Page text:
— Daniel Deronda • George Eliot

... my host, "it is obvious that we cannot talk here, and much less look at that orchid of yours, which I want to study at leisure. Now, for a week or so at any rate I have a roof over my head, and in short, will you be my guest for a night or two? I know nothing about you, and of me you only know that I am the disinherited son of a father, to whom I have failed to give satisfaction. Still it is possible that we might pass a few pleasant hours together talking of ...
— Allan and the Holy Flower • H. Rider Haggard

... all traces. He'd blasted down the subway entrance with another bolt of energy to make his getaway. The poor cat had surprised him, and been killed. His unconsciousness gone wild had tossed Dan's car two hundred feet to the roof of the garage. When it found him losing control emotionally with Ellen, it hadn't let his conscious brain give it the information it needed—it had simply thrown him completely off Earth, pulled air to him, and warmed ...
— Pursuit • Lester del Rey

... past midnight, and the moon was hidden behind the clouds. No one but a member of the family could have found his way through darkness so profound. The towers and the roof formed one dark mass, which stood out in indistinct relief against the sky, hardly less dark; no light shone throughout the chateau, wherein all inmates seemed buried in slumber. Cinq-Mars, enveloped in a large cloak, his ...
— Cinq Mars, Complete • Alfred de Vigny

... less perceptive than her companion, and troubled and disturbed, rather than uplifted, by an emotion to which she had no clue, was moved by the delicate, shadowed beauty of the grey walls and vaulted roof now encompassing her. ...
— Good Old Anna • Marie Belloc Lowndes

... But this took some time. Washington was unanimously elected President, and was inaugurated in April, 1789. By that time North Carolina and Rhode Island were the only states which had not adopted the Constitution and come under the "New Roof," as it was called. In a year or two they adopted it also, and the Union of the ...
— A Short History of the United States • Edward Channing

... whose bloomers, billowed by the wind, become a ridiculous fat woman cut off at the waist. And the little bear's starched clothes crack and snap while the revolving tree-horse whirls about like some mad dervish. I often wonder if the family know of the wild actions that take place on the roof. ...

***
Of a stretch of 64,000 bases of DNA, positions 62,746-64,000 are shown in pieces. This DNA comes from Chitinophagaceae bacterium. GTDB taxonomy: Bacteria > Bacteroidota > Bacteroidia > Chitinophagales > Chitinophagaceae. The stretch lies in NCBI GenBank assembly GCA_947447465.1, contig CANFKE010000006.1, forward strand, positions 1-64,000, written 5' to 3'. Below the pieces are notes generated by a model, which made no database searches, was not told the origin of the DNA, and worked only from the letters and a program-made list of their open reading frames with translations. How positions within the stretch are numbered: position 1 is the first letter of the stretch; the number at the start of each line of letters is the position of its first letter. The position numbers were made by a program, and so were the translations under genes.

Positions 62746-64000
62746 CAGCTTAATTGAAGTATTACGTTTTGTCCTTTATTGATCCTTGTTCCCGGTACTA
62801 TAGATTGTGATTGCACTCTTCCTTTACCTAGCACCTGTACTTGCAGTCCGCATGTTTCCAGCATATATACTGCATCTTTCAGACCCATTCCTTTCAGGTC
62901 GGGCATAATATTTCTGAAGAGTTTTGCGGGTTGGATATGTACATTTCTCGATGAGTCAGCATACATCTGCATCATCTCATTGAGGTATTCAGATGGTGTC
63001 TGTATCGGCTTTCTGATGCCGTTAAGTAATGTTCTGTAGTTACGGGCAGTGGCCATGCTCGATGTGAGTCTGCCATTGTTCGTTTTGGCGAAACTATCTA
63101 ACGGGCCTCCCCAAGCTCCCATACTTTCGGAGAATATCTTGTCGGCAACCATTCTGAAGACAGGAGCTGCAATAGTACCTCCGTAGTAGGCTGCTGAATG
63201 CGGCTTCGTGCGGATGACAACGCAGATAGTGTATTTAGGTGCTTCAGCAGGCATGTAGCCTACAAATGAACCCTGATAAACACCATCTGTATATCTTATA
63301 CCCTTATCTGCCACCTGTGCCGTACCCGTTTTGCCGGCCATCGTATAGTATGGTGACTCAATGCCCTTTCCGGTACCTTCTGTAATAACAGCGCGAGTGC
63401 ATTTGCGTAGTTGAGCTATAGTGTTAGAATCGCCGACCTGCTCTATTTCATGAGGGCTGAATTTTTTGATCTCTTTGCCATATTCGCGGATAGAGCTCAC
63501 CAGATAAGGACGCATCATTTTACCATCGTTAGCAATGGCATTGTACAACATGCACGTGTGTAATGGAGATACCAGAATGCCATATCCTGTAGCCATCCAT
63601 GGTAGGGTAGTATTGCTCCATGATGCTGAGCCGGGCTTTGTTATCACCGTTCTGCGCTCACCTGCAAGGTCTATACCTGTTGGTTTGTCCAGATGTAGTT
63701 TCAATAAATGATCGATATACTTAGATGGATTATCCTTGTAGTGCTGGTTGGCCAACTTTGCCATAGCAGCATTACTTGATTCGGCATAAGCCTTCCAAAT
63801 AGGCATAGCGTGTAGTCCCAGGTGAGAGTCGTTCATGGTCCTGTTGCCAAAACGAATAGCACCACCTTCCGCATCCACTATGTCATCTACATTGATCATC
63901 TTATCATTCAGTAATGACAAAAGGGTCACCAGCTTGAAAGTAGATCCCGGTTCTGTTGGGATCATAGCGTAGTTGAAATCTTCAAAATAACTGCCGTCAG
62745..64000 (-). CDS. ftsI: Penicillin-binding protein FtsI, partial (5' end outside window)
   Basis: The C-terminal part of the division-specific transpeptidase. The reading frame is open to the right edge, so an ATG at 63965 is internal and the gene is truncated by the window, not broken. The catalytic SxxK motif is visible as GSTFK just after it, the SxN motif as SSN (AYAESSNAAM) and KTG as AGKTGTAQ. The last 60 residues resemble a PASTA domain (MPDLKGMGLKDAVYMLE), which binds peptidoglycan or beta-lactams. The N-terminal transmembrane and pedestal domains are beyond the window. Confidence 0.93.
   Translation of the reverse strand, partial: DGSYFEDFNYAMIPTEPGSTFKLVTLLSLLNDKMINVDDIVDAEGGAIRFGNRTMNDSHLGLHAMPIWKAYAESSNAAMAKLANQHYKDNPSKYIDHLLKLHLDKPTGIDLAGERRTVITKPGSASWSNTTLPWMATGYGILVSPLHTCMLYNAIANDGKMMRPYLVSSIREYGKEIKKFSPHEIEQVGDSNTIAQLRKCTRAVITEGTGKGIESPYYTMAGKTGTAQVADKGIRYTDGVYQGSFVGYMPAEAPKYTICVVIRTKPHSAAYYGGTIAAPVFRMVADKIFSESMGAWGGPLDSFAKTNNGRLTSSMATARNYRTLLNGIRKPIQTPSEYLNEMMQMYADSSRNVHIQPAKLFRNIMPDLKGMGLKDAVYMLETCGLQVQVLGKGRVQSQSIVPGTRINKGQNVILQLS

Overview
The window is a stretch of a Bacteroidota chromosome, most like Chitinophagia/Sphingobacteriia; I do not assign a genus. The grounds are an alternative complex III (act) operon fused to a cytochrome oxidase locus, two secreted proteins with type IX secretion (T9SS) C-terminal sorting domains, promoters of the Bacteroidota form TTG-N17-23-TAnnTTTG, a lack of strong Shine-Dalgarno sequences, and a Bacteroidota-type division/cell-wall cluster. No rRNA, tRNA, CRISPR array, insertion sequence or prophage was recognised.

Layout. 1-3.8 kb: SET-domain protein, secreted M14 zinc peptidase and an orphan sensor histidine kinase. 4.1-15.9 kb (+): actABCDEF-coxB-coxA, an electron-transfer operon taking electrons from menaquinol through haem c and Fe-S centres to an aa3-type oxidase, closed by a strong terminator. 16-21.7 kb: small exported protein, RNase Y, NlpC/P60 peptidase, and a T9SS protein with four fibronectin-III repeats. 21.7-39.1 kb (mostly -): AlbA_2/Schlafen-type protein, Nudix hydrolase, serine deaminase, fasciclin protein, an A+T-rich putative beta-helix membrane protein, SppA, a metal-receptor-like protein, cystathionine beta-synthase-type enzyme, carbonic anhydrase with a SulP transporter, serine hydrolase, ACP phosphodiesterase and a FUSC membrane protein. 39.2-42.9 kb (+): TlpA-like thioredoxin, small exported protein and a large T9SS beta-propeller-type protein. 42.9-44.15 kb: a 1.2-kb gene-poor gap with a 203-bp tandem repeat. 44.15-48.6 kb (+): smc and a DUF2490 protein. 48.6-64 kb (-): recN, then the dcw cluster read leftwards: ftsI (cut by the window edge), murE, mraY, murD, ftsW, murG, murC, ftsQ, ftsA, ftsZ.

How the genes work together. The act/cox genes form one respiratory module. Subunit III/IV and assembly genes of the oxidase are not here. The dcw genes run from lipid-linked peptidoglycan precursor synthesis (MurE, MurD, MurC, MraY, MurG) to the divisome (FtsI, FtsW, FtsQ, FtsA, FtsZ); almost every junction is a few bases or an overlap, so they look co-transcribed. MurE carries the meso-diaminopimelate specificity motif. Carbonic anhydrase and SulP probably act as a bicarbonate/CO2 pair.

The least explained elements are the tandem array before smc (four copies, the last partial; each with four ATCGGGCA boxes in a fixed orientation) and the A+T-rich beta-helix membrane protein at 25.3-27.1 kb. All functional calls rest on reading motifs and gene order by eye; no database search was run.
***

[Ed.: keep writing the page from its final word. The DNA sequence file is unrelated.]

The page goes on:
— Vignettes of San Francisco • Almira Bailey

... get this gun on that house," said Bai-Jove-Judson, indicating the superior dwelling over whose flat roof floated the blue and white flag. The little twin screws kicked up the water exactly as a hen's legs kick in the dust before she settles down to a bath. The little boat moved un easily from left to right, backed, yawed again, went ...
— This is "Part II" of Soldiers Three, we don't have "Part I" • Rudyard Kipling

... his eyes off this building. It was a simple, one-story square structure of four rooms and an attic, with little dormer windows peeping from the four sides of the pointed roof. McDonald, the thrifty Scotch-Irishman, from the old world, had built it of bricks he had ground and burnt on ...
— The Southerner - A Romance of the Real Lincoln • Thomas Dixon

... burning a hole through the Dome roof. The automatic sealers glued-in instantly. Ledman went sprawling helplessly out into the middle of the floor, the wheelchair upended next to him, its wheels slowly revolving in the air. The blaster flew from his hands at the impact of ...
— The Hunted Heroes • Robert Silverberg

... carvings—rich, without being gaudy—and striking without being misplaced. You pass on—room after room—from the ceilings of which, lustres of increasing brilliance depend; but are not disposed to make any halt till you enter a small apartment with a cupola roof—within a niche of which stands the small statue of Cupid; with his head inclined, and one hand raised to feel the supposed-blunted point of a dart which he holds in the other. This is called the Cupid-Room, ...
— A Bibliographical, Antiquarian and Picturesque Tour in France and Germany, Volume Three • Thomas Frognall Dibdin